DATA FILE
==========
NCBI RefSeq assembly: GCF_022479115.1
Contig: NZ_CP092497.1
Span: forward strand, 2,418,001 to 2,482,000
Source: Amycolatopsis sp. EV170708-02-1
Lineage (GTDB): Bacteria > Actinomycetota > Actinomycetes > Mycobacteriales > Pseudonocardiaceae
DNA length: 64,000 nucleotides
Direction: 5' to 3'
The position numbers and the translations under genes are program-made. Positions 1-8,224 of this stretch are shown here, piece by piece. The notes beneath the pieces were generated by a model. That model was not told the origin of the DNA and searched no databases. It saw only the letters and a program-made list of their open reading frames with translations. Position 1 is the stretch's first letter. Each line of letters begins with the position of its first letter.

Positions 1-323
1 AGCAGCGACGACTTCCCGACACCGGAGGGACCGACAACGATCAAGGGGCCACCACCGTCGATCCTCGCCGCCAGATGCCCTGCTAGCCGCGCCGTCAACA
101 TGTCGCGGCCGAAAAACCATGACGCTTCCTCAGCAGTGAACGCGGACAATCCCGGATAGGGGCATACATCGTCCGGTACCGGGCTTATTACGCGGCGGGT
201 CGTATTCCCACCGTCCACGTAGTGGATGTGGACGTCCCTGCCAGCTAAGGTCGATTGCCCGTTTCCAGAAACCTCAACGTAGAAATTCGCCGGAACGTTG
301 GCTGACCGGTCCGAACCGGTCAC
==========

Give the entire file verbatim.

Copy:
NCBI RefSeq assembly: GCF_022479115.1
Contig: NZ_CP092497.1
Span: forward strand, 2,418,001 to 2,482,000
Source: Amycolatopsis sp. EV170708-02-1
Lineage (GTDB): Bacteria > Actinomycetota > Actinomycetes > Mycobacteriales > Pseudonocardiaceae
DNA length: 64,000 nucleotides
Direction: 5' to 3'
The position numbers and the translations under genes are program-made. Positions 1-8,224 of this stretch are shown here, piece by piece. The notes beneath the pieces were generated by a model. That model was not told the origin of the DNA and searched no databases. It saw only the letters and a program-made list of their open reading frames with translations. Position 1 is the stretch's first letter. Each line of letters begins with the position of its first letter.

Positions 1-323
1 AGCAGCGACGACTTCCCGACACCGGAGGGACCGACAACGATCAAGGGGCCACCACCGTCGATCCTCGCCGCCAGATGCCCTGCTAGCCGCGCCGTCAACA
101 TGTCGCGGCCGAAAAACCATGACGCTTCCTCAGCAGTGAACGCGGACAATCCCGGATAGGGGCATACATCGTCCGGTACCGGGCTTATTACGCGGCGGGT
201 CGTATTCCCACCGTCCACGTAGTGGATGTGGACGTCCCTGCCAGCTAAGGTCGATTGCCCGTTTCCAGAAACCTCAACGTAGAAATTCGCCGGAACGTTG
301 GCTGACCGGTCCGAACCGGTCAC